Truthfully speaking, I don’t know whether I wanna celebrate Jesus’ birth this year or not. A friend once told me that he doesn’t celebrate Christmas because Jesus didn’t even born in December, so celebrating Christmas is basically celebrating a pagan celebration, where the Roman emperor decided that December 25th, which is actually the day where the Romans honor the god of light (or something like that). Put it KISS-ly: It’s a fake Christmas. Well, but I told him that the point is celebrating it and thinking of the true meaning of Christmas with your loved ones. I do hope he’s enjoying the holiday season as much as I do.

All I keep thinking this past two days is the only Christmas occasion I remember when I was a kid–probably 4 or 5, but I knew for sure I was definitely in kindergarten. It’s probably the first Christmas that I can ever remember. My very first Christmas, probably, ever since the hippocampus in my brain finally worked properly.

FYI, we didn’t believe in elf. At least I didn’t know a thing about elf as Santa’s helper until a couple years later. And we didn’t hung our stocks by the fireplace–it’s a tropical country, please, so we don’t really need a fireplace. But I remember Piet Hitam (‘Hitam’ means ‘Black’), or what is also known as Black Peter as Santa’s assistant, who’d be delighted to punish the naughty kids and took them back to Santa’s place to make those bad kids pay for their inappropriate behavior throughout the year. Oh yes, we kids back then were terrified of Black Peter. There would be Christmas celebrations at the mall where they’d have Santa Claus (or what is more familiar here as Sinterklas–from the Dutch word ‘Sinterklaas’–we used to be Dutch East Indies, remember?) and two Black Peters. Most of the time Black Peters would bring this big sack–a place to kidnap and take the naughty ones, and keep their eyes on every kid who’d come and visit Santa. I remember visiting the Santa and there were one or two kids who cried, and Black Pete asked fiercely, “Who’s crying? Are you being naughty? Come here and I’ll take you away!”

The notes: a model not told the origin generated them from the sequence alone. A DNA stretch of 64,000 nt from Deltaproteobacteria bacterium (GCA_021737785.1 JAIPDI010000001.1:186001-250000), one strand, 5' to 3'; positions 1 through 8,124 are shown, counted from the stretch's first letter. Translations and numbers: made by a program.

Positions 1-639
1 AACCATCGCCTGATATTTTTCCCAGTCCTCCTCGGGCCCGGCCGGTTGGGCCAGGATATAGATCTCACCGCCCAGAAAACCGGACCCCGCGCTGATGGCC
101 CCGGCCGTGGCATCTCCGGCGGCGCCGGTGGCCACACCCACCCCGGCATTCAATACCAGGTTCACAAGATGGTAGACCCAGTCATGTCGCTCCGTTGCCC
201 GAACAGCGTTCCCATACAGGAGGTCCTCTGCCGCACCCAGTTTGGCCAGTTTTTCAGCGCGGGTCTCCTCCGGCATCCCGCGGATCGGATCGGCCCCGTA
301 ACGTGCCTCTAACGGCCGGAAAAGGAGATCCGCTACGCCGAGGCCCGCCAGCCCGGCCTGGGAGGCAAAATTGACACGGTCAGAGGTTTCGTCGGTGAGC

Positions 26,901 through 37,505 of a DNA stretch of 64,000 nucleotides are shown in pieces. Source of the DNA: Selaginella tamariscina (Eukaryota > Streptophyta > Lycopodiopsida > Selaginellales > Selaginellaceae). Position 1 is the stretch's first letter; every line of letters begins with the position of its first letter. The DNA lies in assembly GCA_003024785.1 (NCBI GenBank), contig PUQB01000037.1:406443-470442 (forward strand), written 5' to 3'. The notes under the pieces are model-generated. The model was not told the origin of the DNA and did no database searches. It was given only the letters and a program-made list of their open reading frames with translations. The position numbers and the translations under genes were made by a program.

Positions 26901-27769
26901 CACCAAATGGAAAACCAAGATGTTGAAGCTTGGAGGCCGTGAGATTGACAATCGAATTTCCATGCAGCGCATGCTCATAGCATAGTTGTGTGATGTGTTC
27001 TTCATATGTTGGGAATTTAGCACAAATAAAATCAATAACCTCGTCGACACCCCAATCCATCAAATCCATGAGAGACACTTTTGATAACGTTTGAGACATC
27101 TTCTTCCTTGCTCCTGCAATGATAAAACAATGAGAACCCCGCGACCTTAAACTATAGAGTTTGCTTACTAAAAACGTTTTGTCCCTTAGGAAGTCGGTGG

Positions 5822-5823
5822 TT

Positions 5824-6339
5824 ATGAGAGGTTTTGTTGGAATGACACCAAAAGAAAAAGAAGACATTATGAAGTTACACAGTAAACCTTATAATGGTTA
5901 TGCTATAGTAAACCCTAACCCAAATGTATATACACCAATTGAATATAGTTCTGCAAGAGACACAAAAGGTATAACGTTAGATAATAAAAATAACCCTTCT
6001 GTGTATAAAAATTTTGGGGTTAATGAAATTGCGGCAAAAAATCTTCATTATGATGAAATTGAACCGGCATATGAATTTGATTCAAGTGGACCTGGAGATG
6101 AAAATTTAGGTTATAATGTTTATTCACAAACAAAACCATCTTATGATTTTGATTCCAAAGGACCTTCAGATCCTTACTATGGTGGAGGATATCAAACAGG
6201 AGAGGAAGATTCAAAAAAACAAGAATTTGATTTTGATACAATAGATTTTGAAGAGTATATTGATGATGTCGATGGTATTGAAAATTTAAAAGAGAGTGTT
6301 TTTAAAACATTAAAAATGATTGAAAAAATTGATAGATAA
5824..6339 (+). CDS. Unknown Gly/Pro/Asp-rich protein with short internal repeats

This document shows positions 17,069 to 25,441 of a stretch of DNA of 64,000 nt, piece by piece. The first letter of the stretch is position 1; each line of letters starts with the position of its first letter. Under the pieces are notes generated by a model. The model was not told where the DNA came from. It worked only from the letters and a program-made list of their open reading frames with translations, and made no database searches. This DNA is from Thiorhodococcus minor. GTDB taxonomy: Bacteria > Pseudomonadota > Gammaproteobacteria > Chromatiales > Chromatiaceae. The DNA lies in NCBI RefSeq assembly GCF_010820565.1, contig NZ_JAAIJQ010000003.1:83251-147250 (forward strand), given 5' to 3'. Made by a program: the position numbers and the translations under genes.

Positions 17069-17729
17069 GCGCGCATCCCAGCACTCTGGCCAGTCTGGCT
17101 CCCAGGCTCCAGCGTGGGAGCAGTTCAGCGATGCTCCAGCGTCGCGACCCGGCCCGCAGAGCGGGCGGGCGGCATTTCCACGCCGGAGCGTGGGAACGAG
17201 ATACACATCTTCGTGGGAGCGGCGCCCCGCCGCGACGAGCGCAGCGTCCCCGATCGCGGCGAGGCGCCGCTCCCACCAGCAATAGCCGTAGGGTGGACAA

I gotta admit, though, this Black Peter is WAY scarier than the ones I used to see when I was a kid.

Okay, for a 4 and 5 years old, it was a horrifying moment, I swear.

Then back at home, my mom would told me to get some grass and put them on top of my shoes, and put my shoes in front of my room’s door. Of course, before I went to sleep, I wrote a letter to Santa, telling him that I’d behaved well, and my mom also told me that I’d been a good kid, including my wish list (I think I told him I wanted a magic wand and a crown at that time–just finished watching Cinderella) and a promise not to upset my parents ever again.

The next morning, I woke up and find a big box of present on top of my shoes. I was jumping and screaming happily and told my mom, “SANTA WAS HERE!!! HE GAVE ME A PRESENT!!! MOM, LOOK!!!!”

And I opened my present and found a letter from Santa telling me that I have to behave well and that he hoped I like the present.

Of course I like the present.

Despite I almost had a nightmare that night, thinking what if I woke up and found nothing but darkness around me, only to find out that I was being taken by Black Pete because I was naughty, yes, I did like my present.

Christmas 2011: I hope it’s gonna be a wonderful Christmas for everyone, including me and my mom. Happy December, people!